On 5th September, Monero released a report in which they announced a post mortem of the multiple counting bug that they faced recently. The report provided a detailed information about the bug and how it was used to exploit services, merchants and exchanges.
The multiple counting bug had two variants, which required a different structure of the transaction public key. It was introduced in conjunction with the subaddress feature.
In the first variant of the bug, the code did not impose an inspection to guard against duplicate public keys. This vulnerability resulted in attackers creating a transaction in which the transaction public key would be included multiple times. This resulted in the duplication of the particular transaction public key.
In the second variant of the bug, the code did not impose a check against dummy transaction public keys. Therefore, a hacker could trick the wallet into scanning the outputs in a transaction twice by utilizing the alternative transaction public key feature. As a result, the receiving wallet would report that it had received two times the amount that it had actually received.
The first variant of the bug was earlier reported on GitHub, and the severity of the bug was underestimated. This resulted in the exploitation of exchanges, and funds being stolen from organizations in the Monero ecosystem.
Moreover, a security researcher for HackerOne provided an elaborate report on how the bug was being utilized to steal funds from exchanges. The second variant of the bug was reported by Phiren on HackerOne.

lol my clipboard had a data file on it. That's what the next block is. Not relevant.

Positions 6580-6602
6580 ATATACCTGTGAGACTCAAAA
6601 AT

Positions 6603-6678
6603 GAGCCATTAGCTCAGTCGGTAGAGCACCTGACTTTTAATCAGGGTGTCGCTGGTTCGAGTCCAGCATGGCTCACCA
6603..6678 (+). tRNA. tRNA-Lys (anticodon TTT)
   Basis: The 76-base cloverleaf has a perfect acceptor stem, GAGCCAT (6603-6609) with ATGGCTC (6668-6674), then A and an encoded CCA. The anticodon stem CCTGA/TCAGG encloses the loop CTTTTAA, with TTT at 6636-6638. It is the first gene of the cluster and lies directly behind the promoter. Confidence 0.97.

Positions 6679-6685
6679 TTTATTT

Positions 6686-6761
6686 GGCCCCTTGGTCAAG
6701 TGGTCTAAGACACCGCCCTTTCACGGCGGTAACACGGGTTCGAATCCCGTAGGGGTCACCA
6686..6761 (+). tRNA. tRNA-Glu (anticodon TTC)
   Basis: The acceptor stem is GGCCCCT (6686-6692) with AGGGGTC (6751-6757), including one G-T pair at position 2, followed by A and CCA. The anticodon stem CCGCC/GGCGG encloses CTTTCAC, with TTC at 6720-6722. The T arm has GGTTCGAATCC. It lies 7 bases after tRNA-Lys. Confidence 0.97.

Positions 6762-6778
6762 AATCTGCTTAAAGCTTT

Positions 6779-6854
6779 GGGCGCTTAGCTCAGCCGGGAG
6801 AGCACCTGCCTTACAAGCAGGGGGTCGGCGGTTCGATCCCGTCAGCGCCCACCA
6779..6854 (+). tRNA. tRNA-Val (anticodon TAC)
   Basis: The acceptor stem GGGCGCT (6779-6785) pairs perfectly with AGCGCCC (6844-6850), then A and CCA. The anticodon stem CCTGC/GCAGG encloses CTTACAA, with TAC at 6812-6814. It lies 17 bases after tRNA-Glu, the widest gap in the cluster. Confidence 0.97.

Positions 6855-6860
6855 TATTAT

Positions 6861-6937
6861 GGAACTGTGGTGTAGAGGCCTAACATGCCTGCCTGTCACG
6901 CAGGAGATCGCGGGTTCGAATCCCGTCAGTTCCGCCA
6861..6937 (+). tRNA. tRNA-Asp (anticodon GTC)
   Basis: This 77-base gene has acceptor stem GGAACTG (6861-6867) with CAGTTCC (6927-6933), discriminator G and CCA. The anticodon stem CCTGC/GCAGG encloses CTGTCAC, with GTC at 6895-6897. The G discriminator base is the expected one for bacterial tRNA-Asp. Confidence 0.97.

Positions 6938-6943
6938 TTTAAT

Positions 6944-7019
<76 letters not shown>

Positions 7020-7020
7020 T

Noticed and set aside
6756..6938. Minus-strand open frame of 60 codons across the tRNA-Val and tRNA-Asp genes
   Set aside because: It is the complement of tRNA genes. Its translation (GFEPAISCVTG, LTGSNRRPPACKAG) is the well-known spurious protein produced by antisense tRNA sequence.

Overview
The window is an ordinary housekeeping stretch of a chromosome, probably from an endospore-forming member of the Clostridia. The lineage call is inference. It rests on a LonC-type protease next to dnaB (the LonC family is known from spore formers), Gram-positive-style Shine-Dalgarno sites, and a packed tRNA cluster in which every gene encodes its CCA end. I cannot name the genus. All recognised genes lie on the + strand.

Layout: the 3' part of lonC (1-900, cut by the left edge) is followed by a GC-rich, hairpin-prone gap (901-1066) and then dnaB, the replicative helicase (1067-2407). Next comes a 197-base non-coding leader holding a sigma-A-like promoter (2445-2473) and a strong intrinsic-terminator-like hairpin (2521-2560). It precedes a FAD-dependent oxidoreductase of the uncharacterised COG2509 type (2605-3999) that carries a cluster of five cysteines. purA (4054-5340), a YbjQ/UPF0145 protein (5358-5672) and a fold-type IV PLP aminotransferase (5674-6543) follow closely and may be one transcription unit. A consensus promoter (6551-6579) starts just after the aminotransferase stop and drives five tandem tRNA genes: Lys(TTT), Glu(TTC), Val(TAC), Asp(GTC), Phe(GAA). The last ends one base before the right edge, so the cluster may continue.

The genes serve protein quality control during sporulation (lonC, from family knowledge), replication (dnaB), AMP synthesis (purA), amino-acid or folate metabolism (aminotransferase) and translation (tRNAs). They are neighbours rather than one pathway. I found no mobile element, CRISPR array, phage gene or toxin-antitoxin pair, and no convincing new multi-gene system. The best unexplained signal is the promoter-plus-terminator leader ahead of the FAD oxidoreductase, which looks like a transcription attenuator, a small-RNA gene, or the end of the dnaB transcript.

After merging both the patches, Fluffypony, Monero’s Lead Maintainer released a new version V0.12.3.0. The severity of a critical bug in the wallet software was initially underestimated which allowed an attacker to steal funds from organizations in the Monero ecosystem.
Fortunately, the bug was confined to the accounting functions of the wallet software, and thus the protocol and coin supply were not affected. The Monero community also spoke about the adequate measures taken to solve the problem. DubsNC stated on Reddit:
“Yeah, the mailing list doesn’t sound like a good idea to me. It does sound like a high value target list for an adversary. How about just a signed update flag in the protocol that tells all full nodes to update at the sale time?”
Flenst, an enthusiastic Redditor stated:
“I am really glad to see that mistakes that have been done won’t be repeated and there will be better solutions in the future to disclose vulnerabilities like this to services in a more reliable way.”
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